According to Japanese government sources, a meeting between Prime Minister Shinzo Abe of Japan and President Vladimir Putin of Russia may take shape this November. According to the Yomiuri Shimbun, Abe and Putin spoke on the phone and agreed to meet on the sidelines of upcoming international conferences, including the Group of 20 nations (G20) and the Asia-Pacific Economic Cooperation meeting (APEC). Both conferences are scheduled for November. The sideline meetings will set the ground for a proper leaders summit between the Japanese and Russian leaders, possibly later this year.
Relations between Russia and Japan are tense, owing in part to the general slump in relations between Russia and the West. Russia was expelled from the G8 for its annexation of the Crimean peninsula from Ukraine last year. Russia remains under economic sanctions from the United States, the European Union, and Japan for its actions in Eastern Europe. Tokyo has been reluctant to pursue an independent foreign policy toward Russia, and Abe has largely toed the same line as his counterparts in the West. Specifically, the controversial shooting down of Malaysian Airlines flight MH-17 last summer forced Tokyo’s hand to impose sanctions on Russia. At the recent meeting of the G7 in Germany, Abe tried to play off European concerns about Russia’s actions in eastern Ukraine — where Moscow supports rebels against the Ukrainian government — to elicit similar attention on China’s actions in the South and East China Seas.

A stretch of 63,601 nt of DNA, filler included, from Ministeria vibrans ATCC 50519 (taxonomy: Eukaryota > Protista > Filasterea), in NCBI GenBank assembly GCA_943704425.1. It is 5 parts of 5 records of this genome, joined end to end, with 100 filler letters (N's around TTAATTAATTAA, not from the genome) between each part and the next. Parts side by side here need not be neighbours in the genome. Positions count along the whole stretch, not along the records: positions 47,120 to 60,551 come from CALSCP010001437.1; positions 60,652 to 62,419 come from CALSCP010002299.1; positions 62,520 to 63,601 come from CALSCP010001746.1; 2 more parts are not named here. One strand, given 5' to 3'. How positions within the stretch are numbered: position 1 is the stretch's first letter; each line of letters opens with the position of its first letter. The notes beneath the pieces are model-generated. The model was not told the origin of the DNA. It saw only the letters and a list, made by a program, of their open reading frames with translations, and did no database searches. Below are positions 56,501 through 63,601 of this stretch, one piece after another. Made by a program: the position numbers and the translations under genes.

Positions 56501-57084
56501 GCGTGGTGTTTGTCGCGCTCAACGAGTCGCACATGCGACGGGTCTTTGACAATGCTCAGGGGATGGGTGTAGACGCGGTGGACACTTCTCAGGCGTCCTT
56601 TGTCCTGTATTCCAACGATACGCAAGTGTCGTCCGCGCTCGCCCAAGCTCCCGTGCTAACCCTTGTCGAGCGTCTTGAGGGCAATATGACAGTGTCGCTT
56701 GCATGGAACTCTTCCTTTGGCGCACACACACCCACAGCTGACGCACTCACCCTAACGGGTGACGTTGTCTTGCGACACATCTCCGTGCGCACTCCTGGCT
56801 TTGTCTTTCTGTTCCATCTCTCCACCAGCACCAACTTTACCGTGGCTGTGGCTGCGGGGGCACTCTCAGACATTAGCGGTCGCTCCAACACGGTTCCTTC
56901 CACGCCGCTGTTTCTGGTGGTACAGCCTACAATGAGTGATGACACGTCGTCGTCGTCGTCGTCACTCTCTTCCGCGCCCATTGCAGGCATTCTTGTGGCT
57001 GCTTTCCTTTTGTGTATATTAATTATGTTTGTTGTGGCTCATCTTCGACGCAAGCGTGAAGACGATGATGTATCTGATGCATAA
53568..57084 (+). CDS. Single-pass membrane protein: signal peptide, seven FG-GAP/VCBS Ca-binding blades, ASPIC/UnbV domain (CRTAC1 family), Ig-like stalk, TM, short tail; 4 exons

Before Russia’s isolation from the West, it appeared briefly that Moscow and Tokyo were set to make progress on the resolution of their long-standing territorial dispute over the Kuril Islands, a set of islands running northeast from Japan’s Hokkaido Island to the southern tip of Russia’s Kamchatka peninsula. However, given present geopolitical realities and Tokyo’s insistence on siding with the West, Russia has tabled the matter for the moment. As The Diplomat noted just weeks ago, Russia’s defense minister, Sergei Shoigu, announced that Moscow would accelerate the construction of military and civilian infrastructure on the disputed Kurils. The Kuril dispute remains gridlocked once again.
Still, the oddity underlying Japan’s bilateral ties with Russia at this point is that Putin and Abe actually have a close rapport and both leaders see space for their countries to work together for mutual benefit. Abe became the first Japanese prime minister to visit Russia in 10 years when he went in April 2013, and since then, he and Putin have met on 10 separate occasions. Without Russia’s split with the West, the Russo-Japanese relationship could have been in a very different place today. When Putin and Abe meet later this year, they’ll both be aware of that.